[ 371 Pa. Super. Page 222]
challenge to his decision to forgo a cautionary instruction following the prosecutor's reference to the "first trial." The record, however, clearly demonstrates that the decision was reached after extensive discussion in chambers, N.T., 5/12-22/81, at 232-47, that the decision was reasonable trial strategy, and that appellant personally participated in the decision. See Commonwealth v. Musi, 486 Pa. 102, 404 A.2d 378 (1979).
Appellant next contends that counsel was ineffective with respect to his cross-examination of Detective Swearingen. On direct examination, Commonwealth witness Swearingen explained where he found spent shell casings and spent pellets at the murder scene and in appellant's automobile. Appellant claims that it was defense counsel's cross-examination of Swearingen which first connected the casings found at the murder scene with appellant's pistol. The record clearly establishes, however, that appellant could not have been prejudiced by Swearingen's testimony. The subsequent testimony of criminalist Robert Levine proved conclusively that the ammunition found at the scene and in appellant's automobile had been fired from appellant's automatic pistol. Appellant is not entitled to relief. Commonwealth v. Pettus, 492 Pa. 558, 424 A.2d 1332 (1980).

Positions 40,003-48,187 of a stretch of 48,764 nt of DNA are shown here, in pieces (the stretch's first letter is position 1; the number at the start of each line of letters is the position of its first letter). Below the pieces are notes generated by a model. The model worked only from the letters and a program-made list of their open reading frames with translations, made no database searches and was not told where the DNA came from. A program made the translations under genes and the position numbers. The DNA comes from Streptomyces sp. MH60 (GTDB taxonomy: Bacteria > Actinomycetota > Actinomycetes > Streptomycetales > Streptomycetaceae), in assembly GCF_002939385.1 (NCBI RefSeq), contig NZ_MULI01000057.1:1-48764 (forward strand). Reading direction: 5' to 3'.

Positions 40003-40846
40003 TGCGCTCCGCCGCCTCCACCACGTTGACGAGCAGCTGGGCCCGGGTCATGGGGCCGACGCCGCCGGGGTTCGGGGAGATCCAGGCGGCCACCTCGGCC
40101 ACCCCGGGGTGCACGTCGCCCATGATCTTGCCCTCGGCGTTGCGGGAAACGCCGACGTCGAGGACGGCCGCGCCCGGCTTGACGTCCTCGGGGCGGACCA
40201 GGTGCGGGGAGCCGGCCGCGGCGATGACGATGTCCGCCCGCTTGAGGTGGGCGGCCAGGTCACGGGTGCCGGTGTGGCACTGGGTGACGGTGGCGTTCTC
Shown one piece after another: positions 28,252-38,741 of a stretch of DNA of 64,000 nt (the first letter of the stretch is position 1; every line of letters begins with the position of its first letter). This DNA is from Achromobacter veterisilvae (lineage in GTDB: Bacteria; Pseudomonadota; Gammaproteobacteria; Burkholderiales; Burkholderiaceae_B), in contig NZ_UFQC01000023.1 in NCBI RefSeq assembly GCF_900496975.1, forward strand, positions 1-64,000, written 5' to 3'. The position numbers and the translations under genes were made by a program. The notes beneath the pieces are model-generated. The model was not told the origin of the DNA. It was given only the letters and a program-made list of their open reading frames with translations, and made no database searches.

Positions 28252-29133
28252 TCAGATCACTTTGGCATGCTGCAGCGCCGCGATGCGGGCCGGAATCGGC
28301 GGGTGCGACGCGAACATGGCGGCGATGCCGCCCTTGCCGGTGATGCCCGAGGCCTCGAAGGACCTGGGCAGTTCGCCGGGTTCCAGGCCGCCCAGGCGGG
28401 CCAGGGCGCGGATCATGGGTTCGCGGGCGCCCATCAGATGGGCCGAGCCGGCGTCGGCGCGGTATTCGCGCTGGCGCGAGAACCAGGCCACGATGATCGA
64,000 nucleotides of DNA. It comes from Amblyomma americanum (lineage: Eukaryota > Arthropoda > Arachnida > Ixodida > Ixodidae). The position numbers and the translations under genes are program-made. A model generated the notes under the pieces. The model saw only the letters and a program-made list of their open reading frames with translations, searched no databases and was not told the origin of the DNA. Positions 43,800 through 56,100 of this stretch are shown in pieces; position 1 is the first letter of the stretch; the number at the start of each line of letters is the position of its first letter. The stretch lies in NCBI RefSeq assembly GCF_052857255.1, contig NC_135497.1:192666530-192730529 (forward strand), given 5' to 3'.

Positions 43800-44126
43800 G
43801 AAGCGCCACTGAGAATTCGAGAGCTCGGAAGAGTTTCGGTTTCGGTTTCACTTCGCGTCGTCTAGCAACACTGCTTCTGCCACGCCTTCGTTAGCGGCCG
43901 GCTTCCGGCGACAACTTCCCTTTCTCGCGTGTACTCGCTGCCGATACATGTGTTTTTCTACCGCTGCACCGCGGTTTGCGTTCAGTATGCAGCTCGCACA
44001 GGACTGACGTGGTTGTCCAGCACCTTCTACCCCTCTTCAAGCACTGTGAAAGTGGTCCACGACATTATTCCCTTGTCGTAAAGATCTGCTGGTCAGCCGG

Appellant challenges defense counsel's failure to impeach police lieutenant Moffatt who testified that he did not remember appellant requesting an attorney at his preliminary arraignment. N.T., 5/12-22/81, at 441. Appellant again fails to demonstrate how he was prejudiced. He presented his contradictory version of how his statement had been obtained, and the jury was appropriately instructed to consider the voluntariness of appellant's confession. N.T., 5/12-22/81, at 832-33.
Appellant claims that trial counsel was ineffective for failing to seek a second suppression hearing based on testimony by appellant's friend, Anthony Cuda, that appellant was a "different person altogether" when taking pills, so that Cuda disbelieved what appellant said when he was